Therefore, Hill Residential’s application for 152 new homes at Whalebones – an application being made on behalf of the Gwyneth Cowing trustees – was now consistent with the council’s plan for the area.

Council planners accepted there would be some harm to the conservation area but that was outweighed by the public benefit of 61 of the 152 new homes being designated as “affordable” and because of the provision of new public open spaces and access at the Whalebones woods and farmland.

Simon Bird, QC for Hill Residential, welcomed the council’s “sensible” decision to withdraw its objections and to instead promote a scheme on which the council would have to rely if it was to meet its housing target, and especially the target for affordable homes.

Barnet was the 12th least affordable council district in the whole of England and Wales and the acute need for more affordable housing explained why the application had now been endorsed by the Mayor of London, Sadiq Khan.

He stressed the public benefit of the development: there would be two parkland areas, a healing garden, public walkway, space for the existing agricultural smallholder and a community building for the Barnet Guild of Artists and Barnet Beekeepers Association.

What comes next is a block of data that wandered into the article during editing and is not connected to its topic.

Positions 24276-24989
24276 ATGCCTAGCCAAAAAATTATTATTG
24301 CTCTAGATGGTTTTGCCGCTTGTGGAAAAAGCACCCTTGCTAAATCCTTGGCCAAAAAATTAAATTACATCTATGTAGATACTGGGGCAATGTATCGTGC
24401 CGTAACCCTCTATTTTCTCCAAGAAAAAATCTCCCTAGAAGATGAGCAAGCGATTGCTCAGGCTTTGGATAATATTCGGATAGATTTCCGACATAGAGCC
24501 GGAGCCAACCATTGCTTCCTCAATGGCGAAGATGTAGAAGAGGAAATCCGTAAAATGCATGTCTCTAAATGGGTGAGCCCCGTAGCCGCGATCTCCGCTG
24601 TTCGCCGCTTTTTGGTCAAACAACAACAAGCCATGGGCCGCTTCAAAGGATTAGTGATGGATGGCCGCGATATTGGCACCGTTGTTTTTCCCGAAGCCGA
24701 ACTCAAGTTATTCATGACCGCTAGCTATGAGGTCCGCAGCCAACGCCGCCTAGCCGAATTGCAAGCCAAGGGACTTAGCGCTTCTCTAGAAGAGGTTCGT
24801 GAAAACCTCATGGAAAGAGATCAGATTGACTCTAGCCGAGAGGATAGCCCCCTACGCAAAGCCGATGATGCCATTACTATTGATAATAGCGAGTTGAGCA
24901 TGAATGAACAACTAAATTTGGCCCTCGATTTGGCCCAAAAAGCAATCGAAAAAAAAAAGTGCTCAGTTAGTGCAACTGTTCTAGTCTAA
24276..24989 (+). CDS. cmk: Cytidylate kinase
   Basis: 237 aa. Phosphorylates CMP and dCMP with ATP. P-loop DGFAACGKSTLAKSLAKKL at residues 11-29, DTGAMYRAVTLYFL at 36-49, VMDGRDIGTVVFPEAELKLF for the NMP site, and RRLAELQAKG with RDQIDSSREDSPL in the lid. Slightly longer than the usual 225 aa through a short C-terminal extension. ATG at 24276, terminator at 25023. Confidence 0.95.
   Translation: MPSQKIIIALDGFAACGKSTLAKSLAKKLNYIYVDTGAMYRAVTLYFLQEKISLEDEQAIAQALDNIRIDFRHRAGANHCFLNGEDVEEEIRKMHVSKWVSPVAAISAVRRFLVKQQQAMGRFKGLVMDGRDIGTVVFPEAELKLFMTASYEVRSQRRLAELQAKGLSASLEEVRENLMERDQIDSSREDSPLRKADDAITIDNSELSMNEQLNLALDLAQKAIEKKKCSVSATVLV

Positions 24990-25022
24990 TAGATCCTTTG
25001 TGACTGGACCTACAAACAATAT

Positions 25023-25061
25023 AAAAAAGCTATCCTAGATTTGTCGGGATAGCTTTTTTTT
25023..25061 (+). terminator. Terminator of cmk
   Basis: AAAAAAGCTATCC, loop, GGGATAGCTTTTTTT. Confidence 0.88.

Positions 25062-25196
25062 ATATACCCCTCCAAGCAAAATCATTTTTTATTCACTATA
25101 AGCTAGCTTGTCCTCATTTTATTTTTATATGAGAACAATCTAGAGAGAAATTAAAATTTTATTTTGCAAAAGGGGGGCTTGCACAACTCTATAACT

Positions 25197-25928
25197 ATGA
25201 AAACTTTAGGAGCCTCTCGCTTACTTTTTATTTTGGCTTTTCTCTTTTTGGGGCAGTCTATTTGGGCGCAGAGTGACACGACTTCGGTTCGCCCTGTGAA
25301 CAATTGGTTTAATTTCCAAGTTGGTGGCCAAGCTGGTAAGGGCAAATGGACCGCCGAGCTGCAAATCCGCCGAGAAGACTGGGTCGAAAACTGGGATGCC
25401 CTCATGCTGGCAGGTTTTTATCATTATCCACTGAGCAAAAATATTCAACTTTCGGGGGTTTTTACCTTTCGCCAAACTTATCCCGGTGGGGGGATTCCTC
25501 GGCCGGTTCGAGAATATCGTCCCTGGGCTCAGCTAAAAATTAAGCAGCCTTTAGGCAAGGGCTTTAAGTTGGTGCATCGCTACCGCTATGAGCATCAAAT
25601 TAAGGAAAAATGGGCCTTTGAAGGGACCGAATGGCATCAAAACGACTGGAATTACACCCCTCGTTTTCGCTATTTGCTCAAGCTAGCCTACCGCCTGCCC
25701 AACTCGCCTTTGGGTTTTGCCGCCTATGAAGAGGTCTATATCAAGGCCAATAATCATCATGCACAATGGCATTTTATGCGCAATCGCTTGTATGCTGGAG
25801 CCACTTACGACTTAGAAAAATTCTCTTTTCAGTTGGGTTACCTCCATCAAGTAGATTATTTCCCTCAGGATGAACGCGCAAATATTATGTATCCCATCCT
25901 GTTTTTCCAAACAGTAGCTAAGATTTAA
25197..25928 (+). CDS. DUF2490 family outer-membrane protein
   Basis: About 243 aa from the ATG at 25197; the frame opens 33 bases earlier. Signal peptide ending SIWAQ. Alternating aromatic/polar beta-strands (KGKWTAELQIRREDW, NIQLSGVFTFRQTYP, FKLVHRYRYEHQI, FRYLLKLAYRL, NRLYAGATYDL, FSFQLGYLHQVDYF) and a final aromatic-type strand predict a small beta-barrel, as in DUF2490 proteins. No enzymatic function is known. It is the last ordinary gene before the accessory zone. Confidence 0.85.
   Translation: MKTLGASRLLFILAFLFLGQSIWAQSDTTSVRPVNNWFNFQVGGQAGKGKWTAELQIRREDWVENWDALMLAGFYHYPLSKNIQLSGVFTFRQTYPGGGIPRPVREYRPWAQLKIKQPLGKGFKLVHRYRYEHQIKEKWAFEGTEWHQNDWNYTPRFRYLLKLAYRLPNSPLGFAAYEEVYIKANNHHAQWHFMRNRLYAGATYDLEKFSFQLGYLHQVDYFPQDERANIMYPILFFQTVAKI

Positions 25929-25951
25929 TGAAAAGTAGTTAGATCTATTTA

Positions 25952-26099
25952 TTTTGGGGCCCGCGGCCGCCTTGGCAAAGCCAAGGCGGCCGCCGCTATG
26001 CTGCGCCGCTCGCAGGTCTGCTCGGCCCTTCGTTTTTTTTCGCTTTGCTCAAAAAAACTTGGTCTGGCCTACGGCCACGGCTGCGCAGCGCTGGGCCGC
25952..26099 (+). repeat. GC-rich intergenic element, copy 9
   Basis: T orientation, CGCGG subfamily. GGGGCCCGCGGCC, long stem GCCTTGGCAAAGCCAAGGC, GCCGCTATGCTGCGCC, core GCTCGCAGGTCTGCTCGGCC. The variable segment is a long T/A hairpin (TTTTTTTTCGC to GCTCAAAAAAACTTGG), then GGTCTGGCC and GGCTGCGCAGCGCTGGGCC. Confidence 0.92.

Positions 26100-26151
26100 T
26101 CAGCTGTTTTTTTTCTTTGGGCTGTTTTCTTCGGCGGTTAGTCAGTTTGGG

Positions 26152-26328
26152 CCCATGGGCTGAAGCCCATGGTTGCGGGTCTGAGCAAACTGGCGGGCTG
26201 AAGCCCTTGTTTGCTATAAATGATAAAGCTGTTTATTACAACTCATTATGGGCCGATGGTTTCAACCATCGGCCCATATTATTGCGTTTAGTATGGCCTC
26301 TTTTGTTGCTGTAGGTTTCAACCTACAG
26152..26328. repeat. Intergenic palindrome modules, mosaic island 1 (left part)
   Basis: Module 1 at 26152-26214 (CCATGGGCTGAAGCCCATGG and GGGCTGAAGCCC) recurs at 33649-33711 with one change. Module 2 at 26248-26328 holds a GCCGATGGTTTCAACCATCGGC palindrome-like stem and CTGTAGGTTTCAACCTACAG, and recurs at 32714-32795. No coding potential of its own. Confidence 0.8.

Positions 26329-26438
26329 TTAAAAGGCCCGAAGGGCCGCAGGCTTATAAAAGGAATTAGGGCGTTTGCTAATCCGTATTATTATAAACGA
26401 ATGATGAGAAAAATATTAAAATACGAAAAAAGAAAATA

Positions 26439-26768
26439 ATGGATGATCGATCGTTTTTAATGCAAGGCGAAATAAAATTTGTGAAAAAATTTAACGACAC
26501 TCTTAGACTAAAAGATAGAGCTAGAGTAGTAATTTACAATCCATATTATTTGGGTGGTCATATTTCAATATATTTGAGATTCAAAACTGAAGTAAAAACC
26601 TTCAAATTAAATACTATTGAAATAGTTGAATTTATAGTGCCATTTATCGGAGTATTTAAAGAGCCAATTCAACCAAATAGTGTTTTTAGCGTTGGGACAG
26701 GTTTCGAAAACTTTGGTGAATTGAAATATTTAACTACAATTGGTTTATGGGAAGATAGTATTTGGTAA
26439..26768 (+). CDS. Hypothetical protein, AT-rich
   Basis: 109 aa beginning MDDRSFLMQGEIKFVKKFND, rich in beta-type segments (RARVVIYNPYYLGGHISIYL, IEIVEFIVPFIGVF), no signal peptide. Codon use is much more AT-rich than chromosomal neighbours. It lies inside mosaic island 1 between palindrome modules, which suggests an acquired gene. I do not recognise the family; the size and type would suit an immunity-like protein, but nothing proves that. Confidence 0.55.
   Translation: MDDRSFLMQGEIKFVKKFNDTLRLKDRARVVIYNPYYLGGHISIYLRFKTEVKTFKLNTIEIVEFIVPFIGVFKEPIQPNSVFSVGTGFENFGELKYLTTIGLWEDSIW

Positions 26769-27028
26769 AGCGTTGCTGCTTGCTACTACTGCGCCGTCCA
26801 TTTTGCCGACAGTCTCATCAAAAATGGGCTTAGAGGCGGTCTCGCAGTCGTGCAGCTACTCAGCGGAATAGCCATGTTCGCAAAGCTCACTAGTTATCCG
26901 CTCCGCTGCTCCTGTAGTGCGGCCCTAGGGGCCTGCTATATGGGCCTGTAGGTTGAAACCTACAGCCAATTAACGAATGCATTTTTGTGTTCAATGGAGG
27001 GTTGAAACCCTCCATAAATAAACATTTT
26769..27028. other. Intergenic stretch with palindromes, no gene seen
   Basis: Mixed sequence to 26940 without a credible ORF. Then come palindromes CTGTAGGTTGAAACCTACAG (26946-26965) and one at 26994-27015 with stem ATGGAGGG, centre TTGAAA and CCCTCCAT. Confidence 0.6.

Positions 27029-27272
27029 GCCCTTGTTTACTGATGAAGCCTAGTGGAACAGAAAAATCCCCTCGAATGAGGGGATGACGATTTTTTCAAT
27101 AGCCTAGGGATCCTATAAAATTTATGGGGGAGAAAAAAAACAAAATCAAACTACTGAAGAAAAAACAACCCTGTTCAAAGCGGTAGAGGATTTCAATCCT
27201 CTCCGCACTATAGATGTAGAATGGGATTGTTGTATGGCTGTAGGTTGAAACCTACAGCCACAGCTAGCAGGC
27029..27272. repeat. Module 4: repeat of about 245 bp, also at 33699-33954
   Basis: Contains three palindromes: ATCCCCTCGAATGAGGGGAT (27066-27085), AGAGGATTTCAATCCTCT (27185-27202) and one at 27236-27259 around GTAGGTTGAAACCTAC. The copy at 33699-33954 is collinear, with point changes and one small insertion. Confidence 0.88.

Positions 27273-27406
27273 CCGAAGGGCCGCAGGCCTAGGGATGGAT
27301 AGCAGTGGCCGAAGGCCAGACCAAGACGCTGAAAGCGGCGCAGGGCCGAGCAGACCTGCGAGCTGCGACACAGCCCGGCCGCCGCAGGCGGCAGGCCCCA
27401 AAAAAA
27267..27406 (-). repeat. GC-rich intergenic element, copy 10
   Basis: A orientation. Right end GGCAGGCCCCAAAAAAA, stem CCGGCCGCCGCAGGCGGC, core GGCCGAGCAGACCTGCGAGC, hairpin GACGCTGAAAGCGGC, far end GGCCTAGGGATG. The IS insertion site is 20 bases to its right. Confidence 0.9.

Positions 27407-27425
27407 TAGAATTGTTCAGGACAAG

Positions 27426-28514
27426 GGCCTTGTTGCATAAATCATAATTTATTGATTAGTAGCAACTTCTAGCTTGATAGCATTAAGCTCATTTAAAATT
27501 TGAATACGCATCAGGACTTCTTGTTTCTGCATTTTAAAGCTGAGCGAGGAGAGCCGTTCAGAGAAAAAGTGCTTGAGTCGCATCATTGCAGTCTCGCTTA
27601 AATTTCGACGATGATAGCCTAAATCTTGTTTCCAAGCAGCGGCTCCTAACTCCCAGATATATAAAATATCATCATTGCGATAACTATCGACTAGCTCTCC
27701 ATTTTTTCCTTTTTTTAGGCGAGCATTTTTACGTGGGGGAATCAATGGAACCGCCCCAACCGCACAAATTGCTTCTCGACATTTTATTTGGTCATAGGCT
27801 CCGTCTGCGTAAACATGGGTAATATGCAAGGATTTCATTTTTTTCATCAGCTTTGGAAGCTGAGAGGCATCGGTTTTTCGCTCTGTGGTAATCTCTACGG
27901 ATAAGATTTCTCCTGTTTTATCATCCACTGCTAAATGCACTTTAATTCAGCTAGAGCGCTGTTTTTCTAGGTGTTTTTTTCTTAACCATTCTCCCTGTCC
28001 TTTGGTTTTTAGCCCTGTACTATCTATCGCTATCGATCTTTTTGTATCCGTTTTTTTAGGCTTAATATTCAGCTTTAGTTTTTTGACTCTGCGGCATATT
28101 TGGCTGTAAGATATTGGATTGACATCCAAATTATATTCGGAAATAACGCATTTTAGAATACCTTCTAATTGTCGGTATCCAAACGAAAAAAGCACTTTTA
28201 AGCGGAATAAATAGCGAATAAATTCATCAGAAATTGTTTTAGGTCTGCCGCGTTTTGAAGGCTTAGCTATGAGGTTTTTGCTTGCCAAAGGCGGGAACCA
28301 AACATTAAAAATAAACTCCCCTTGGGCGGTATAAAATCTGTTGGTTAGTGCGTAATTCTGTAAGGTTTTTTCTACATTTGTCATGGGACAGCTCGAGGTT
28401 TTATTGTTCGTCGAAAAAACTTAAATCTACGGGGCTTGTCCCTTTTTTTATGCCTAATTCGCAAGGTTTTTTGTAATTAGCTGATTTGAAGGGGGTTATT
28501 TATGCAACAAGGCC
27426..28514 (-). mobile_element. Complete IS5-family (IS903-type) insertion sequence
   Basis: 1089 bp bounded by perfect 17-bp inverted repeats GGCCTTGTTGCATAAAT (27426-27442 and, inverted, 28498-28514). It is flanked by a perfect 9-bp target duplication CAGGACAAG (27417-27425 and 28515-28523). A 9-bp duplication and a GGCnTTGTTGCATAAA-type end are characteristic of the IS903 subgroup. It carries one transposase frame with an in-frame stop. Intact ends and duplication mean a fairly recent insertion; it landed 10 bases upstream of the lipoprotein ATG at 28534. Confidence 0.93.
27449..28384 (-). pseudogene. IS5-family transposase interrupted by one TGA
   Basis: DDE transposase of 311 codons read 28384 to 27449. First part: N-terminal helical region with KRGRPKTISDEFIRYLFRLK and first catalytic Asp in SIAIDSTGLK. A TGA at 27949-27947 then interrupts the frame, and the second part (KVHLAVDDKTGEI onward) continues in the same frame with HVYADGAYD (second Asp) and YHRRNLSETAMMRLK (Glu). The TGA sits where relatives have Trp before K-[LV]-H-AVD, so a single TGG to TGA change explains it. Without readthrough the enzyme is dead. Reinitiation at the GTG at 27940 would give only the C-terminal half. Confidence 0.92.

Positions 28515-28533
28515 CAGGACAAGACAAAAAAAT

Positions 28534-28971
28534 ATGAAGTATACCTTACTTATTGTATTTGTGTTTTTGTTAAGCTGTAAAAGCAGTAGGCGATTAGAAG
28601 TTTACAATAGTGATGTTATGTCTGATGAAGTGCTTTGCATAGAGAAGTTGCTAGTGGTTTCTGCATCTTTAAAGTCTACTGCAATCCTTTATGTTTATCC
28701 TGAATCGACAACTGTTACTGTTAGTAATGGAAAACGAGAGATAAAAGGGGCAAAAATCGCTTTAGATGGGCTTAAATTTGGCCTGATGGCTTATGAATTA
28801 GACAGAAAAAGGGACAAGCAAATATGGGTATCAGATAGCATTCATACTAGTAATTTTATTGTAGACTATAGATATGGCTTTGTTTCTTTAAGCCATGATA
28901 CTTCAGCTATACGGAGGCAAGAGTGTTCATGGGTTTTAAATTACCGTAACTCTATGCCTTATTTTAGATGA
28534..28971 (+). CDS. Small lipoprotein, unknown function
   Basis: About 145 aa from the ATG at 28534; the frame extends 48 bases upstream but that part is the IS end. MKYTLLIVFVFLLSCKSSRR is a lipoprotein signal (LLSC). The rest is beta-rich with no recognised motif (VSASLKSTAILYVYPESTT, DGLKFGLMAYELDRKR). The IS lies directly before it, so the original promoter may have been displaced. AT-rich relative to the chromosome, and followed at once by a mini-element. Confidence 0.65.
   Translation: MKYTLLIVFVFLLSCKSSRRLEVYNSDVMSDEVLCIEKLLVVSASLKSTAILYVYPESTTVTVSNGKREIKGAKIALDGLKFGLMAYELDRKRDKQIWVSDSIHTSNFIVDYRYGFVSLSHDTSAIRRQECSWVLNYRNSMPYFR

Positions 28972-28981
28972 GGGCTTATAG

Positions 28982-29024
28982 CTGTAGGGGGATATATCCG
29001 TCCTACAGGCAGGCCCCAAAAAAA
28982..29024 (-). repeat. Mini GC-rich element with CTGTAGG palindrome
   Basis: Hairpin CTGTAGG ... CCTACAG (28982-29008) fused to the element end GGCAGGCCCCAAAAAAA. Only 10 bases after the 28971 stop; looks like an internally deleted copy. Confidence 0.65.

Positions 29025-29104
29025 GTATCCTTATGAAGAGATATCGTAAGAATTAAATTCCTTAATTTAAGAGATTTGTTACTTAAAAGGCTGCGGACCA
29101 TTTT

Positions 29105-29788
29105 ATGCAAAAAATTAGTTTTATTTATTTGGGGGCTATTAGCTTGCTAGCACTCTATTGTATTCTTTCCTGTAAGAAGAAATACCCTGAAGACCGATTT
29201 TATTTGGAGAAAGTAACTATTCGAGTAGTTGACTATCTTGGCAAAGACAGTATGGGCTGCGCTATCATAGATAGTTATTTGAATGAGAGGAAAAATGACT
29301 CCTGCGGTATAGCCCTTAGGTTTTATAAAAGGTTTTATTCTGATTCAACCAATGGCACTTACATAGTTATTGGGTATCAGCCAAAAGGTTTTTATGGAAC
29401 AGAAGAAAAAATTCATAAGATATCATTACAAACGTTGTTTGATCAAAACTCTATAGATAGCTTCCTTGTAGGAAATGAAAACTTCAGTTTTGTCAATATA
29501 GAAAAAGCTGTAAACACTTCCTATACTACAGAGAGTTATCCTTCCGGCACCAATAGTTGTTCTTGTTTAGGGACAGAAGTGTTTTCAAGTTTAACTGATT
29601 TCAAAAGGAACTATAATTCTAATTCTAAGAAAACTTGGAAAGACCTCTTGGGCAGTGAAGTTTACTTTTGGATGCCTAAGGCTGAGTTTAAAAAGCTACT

Hill Residential welcomed the support of the Barnet Residents Association for whom Mr Massey said consultations with the association’s 750 members had shown that only four were opposed to the scheme and that reaction had been “very muted”.

“Public interest in the scheme is not great...We are not sensing outrage at the large Whalebones field being built on...Knowing it was always possible we might be local pariahs, that reaction gave the association confidence that supporting the 152 homes is not out of line with sentiment in the town.”

Mr Massey disputed the official figure of 560 objectors to the scheme when in fact “a lot of people who objected had voted twice”.

Robin Bishop, who leads for the Barnet Society on planning, said consultation with their membership of over 600 had shown almost unanimous support for objecting to what the society considered was overdevelopment of the site.

Hill Residential could easily have proposed a “more modest, less harmful scheme” which would have maintained income for the Whalebones trustees and such an aim would have been closer to the heart of the late Gwyneth Cowing.

In making her submission, Theresa Villiers -- pictured at the online hearing -- challenged the argument that public access to the Whalebones estate was one of the benefits that would outweigh the harm. The fact there was no existing public access did not mean the Whalebones fields and woods were "any less worthy of protection".  As MP for the area, she had knocked on hundreds of doors and "saving Whalebones" frequently came up around the site and across the constituency.